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Obama Rationale for Smallpox Drug Contract Called Into Question
The Obama administration's decision to award a contract worth hundreds of millions of dollars to manufacture a smallpox antiviral of questionable efficacy has been called into question, particularly because a principal shareholder in the contracting firm is a longtime campaign donor, the Los Angeles Times reported on Sunday (see GSN, June 28).
High-ranking administration officials became more closely involved in the contracting process than is typically the case, according to the report. SIGA Technologies was awarded a single-bid contract worth $443 million to produce 1.7 million doses of the smallpox drug ST-246 for inclusion in the Strategic National Stockpile. The New York-based pharmaceutical company's largest shareholder is Ronald Perelman, a wealthy supporter of the Democratic Party.
After SIGA groused that Health and Human Services Department contracting experts were objecting to the firm's monetary compensation requirements, Obama officials removed the senior HHS negotiator on the contract.
SIGA chief executive Eric Rose wrote a letter criticizing government contracting specialists' "approach to profit."
Health and Human Services Assistant Secretary for Preparedness and Response Nicole Lurie responded to Rose by promising that the "most senior procurement official" would be removed from the deal talks.
"I trust this will be satisfactory to you," she wrote.
Later, when SIGA was in jeopardy of losing the contract in 2010, Obama administration officials chose to bar other companies from bidding on the deal.
A final deal was worked out in May using a "sole-source" process in which SIGA was the only company invited to put forth a proposal. The government agreed to pay roughly $225 for each dose of ST-246 -- a price tag that is considerably higher what contracting experts had previously said was justifiable, according to interviews and internal papers.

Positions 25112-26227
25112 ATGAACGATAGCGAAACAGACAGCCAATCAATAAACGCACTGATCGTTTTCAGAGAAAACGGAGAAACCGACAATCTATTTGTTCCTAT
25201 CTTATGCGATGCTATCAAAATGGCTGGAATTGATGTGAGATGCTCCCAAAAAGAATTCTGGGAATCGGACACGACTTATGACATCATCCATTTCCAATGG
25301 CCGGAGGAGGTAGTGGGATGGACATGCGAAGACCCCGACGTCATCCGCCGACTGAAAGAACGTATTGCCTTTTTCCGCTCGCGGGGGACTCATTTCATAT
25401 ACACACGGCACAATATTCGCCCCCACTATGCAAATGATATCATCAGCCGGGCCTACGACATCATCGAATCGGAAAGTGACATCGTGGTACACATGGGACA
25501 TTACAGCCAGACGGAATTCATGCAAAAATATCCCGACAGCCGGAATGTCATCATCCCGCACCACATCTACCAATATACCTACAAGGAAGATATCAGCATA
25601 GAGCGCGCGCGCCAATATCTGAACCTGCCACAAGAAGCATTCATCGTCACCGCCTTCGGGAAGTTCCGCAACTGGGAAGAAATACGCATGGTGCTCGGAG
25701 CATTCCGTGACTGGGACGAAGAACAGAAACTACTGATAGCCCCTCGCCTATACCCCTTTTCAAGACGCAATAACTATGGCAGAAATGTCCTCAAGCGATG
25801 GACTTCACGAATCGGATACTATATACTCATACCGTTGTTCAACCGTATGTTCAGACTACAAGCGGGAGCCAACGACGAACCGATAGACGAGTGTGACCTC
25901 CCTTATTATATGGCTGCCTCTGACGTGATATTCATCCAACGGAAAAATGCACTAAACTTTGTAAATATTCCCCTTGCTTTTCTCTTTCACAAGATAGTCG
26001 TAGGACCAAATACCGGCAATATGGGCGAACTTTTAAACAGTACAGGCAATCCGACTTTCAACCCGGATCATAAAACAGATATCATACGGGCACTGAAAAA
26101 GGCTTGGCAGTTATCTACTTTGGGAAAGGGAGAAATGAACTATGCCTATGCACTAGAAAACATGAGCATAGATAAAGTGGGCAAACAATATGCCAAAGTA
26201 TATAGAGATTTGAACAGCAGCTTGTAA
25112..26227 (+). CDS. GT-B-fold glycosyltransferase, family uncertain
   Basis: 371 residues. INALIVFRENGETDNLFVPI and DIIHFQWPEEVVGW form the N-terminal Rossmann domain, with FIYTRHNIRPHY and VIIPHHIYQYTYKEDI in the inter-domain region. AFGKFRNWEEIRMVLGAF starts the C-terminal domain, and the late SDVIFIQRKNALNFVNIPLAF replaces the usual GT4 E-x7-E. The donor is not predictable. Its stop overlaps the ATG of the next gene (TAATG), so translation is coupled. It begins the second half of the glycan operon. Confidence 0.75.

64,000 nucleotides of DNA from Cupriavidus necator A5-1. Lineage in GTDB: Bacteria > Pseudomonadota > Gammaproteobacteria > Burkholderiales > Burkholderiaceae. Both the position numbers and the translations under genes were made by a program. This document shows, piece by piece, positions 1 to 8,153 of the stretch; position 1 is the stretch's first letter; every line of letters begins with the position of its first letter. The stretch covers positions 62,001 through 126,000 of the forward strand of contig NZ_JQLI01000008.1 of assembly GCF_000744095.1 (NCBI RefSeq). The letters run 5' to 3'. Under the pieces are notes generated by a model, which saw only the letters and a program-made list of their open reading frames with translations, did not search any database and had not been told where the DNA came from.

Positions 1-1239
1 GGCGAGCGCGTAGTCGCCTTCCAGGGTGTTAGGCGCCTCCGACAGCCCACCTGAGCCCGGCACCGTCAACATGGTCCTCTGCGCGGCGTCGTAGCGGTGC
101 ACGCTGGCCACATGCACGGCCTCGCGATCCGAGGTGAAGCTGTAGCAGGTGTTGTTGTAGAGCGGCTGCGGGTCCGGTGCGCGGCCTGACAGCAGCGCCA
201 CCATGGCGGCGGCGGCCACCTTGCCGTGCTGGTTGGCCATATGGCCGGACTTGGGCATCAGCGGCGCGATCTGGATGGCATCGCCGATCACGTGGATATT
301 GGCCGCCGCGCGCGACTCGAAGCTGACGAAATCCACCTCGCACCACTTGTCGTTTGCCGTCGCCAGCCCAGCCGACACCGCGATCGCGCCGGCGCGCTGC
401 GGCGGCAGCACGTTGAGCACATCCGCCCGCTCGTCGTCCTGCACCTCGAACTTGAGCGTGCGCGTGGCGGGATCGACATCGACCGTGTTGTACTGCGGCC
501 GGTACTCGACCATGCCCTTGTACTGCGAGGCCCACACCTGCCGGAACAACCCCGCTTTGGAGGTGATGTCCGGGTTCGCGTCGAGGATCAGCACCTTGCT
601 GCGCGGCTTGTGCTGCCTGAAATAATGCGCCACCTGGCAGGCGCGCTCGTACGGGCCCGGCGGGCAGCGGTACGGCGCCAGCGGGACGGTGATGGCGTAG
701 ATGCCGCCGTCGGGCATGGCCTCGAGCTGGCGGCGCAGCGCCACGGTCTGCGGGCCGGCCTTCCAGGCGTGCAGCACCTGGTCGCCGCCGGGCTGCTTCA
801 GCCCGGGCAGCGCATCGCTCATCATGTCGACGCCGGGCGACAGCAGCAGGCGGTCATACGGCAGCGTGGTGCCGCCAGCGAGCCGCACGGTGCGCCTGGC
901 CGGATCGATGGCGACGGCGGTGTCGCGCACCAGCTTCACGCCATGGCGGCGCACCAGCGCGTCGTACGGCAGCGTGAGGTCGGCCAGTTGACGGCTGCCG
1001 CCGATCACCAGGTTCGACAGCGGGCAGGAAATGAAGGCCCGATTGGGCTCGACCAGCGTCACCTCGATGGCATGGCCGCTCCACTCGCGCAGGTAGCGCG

Though smallpox has been declared completely eradicated from nature, U.S. biodefense experts are concerned about the possibility that some hostile nations may have retained strains of the highly virulent and deadly variola virus or that terrorists could find a way to replicate the disease using cutting-edge technology.
The Strategic National Stockpile presently has enough smallpox vaccine for everyone in the United States. The vaccine, at $3 a dose, confers immunity when administered no more than four days after exposure. The ST-246 drug would be administered when diagnosis comes too late for the vaccine to be effective.
However, the antiviral's actual effectiveness on people cannot be known, as ethical standards prevent it being tested on humans and animal trials cannot guarantee it will have the same impact.
"We've got a vaccine that I hope we never have to use -- how much more do we need?" said former Bush administration biodefense adviser and epidemiologist Donald Henderson. "The bottom line is, we've got a limited amount of money."
University of Southern California Keck School of Medicine epidemiologist Thomas Mack also criticized the SIGA contract as "a waste of time and a waste of money."
Lurie defended the decision to buy the drug.
"I don't put probabilities around anything in terms of imminent or not," said Lurie, who is the lead government official in charge of the SIGA contract. "Because what I can tell you is, in the two-plus years I've been in this job, it's the unexpected that always happens."
The senior HHS official insisted the single-bid contract was given to SIGA solely on merit. The decision to purchase the smallpox antiviral was talked over with officials at the White House and with HHS chief Kathleen Sebelius, but those conversations dealt with the policy rationale for acquiring the drug, she said.
Lurie at first maintained in an interview with the Times that she had no contact with Rose regarding the contract, but her department later admitted Lurie had responded in writing to Rose.
Rival pharmaceutical firm Chimerix previously objected to SIGA receiving the contract on the grounds that the New York firm did not fit the contract specifications of a small business with a maximum of 500 workers. Small Business Administration officials concurred with this view (David Willman, Los Angeles Times, Nov. 13).
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